Tamarra Matthews Johnson


An accomplished first-chair trial lawyer who has won multiple cases before juries and provided strategic counseling on high-stakes matters, Tamarra consistently delivers favorable results to clients as a partner at Wilkinson Stekloff. She made her career as a litigator at the trial and appellate levels, in complex civil and criminal cases, and has represented and counseled corporate clients involved in a range of industries, from pharma to energy, and manufacturing to sports.

In 2021, Tamarra stepped away from her role as partner to join the Justice Department as Counselor to Attorney General Merrick Garland. For nearly two years, she served as the Attorney General’s primary counselor on matters involving the Justice Department’s criminal enforcement work, advising and working closely with senior leadership and a variety of components on some of the most sensitive policy issues facing the Department. Tamarra also acted as the Office of the Attorney General’s liaison for the Criminal Division, state and local law enforcement, the Justice Department’s law enforcement components, the Bureau of Prisons, and the Executive Office of United States Attorneys.

In 2023, Tamarra returned to Wilkinson Stekloff and will continue to focus her practice on high-stakes trials and providing key strategic advice to clients.

Prior to her time with the firm, Tamarra served for more than a decade as an Assistant United States Attorney, litigating hundreds of white-collar criminal matters. Tamarra tried multiple public corruption and fraud cases to juries. She served as lead prosecutor and trial counsel in complex fraud cases that resulted in large monetary recoveries and the longest prison sentences handed down for white collar crime in the District’s history.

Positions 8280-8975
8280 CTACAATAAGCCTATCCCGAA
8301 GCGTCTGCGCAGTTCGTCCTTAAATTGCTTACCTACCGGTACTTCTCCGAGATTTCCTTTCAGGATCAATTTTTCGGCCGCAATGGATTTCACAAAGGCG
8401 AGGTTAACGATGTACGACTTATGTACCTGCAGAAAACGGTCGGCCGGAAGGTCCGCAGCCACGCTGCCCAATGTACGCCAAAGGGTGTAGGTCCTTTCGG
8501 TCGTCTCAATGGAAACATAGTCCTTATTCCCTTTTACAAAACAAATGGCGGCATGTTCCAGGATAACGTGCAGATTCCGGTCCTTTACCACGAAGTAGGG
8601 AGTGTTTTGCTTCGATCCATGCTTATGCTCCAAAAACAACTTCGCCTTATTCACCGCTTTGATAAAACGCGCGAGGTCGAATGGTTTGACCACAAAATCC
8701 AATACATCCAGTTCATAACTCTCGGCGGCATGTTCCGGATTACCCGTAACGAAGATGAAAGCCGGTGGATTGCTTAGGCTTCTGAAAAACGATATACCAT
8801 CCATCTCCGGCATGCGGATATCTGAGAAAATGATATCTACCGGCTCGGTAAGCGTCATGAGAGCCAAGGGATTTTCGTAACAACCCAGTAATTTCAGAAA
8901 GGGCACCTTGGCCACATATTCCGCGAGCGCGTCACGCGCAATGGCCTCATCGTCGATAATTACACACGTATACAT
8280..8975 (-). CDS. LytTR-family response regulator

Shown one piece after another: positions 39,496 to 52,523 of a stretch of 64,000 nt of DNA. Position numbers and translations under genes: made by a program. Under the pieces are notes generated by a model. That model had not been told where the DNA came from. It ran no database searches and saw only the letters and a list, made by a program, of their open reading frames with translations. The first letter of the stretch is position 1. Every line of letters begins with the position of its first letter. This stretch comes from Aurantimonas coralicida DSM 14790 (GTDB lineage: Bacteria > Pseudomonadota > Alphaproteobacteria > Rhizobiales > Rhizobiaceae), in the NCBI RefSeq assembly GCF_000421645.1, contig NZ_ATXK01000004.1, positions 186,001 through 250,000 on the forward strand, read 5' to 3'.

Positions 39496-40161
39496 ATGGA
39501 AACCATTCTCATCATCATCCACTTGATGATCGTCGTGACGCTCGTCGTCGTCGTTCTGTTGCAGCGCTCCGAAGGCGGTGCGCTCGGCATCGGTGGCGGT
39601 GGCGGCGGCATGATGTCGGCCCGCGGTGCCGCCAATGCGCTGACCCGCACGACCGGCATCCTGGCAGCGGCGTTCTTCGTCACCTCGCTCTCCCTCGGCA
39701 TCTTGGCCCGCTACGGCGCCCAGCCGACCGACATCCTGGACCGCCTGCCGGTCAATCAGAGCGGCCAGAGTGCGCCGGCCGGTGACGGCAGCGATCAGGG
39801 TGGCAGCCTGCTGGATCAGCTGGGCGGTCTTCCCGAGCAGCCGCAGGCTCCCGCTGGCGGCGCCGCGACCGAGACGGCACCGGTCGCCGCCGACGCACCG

Tamarra held the position of Deputy Chief in the Criminal Division with primary responsibility for supervising major fraud and corruption matters, and before that served as the National Security/Anti-Terrorism Advisory Council Coordinator, charging the first material support case in that District. 

During her tenure as a federal prosecutor, Tamarra received the Justice Department Director’s Award for Superior Performance, and the Department of Health and Human Services Inspector General’s Honor Award for Fighting Fraud, Waste, and Abuse.


  • Undergraduate: Duke University, B.A. Public Policy, summa cum laude
    Angier B. Duke Scholar, Phi Beta Kappa
  • Law: Yale Law School, J.D.
    Morris Tyler Moot Court of Appeals, Thurman Arnold Prize for Best Oral Performance and Potter Stewart Prize for Best Team Performance.


  • The Honorable Sandra Day O’Connor, Supreme Court of the United States
  • Office of the Solicitor General of the United States, Bristow Fellow
  • The Honorable Judith W. Rogers, United States Court of Appeals for the District of Columbia Circuit

Notable Matters

  • Served as co-lead trial counsel in Cooney v. Janssen Pharmaceuticals et al., a bellwether case before the Philadelphia Court of Common Pleas in the national products liability litigation challenging the warnings that accompany Bayer Corporation’s market-leading blood thinner, Xarelto. Tamarra conducted voir dire; cross-examined plaintiff’s expert, a former FDA Commissioner; presented Bayer’s case-specific pulmonologist; and delivered opening and closing arguments with lead trial counsel. The jury returned a complete defense verdict after less than two hours of deliberation.
  • Served as trial counsel in Hardeman v. Monsanto, the first federal court trial over allegations that Roundup causes Non-Hodgkin’s Lymphoma. Tamarra conducted the cross-examination of the plaintiff’s expert in epidemiology and presented Bayer’s epidemiology expert.
  • Lead trial counsel in a multi-million-dollar public corruption case, resulting in several convictions, forfeiture of millions of dollars, and a 188-month prison sentence for a state official.
  • Lead trial counsel in a multi-million-dollar health care fraud prosecution involving multiple law enforcement agencies and a long-standing conspiracy that jeopardized the solvency of the largest federally-funded indigent care clinic in the state. The trial and related prosecutions resulted in an 18-year sentence for the leader of the scheme and a 17-year sentence for his lieutenant.
  • Trial counsel in prosecutions of several elected and appointed officials, including a sitting Alabama State Senator; the sitting Mayor of Birmingham, Alabama; the director of the Alabama State Fire College; and the director of the State’s Small Business Consortium.
  • Lead prosecutor in cases against public officials and members of law enforcement who committed civil rights crimes of excessive force, sexual abuse of inmates, and violations of the Hobbs Act/bribery statutes.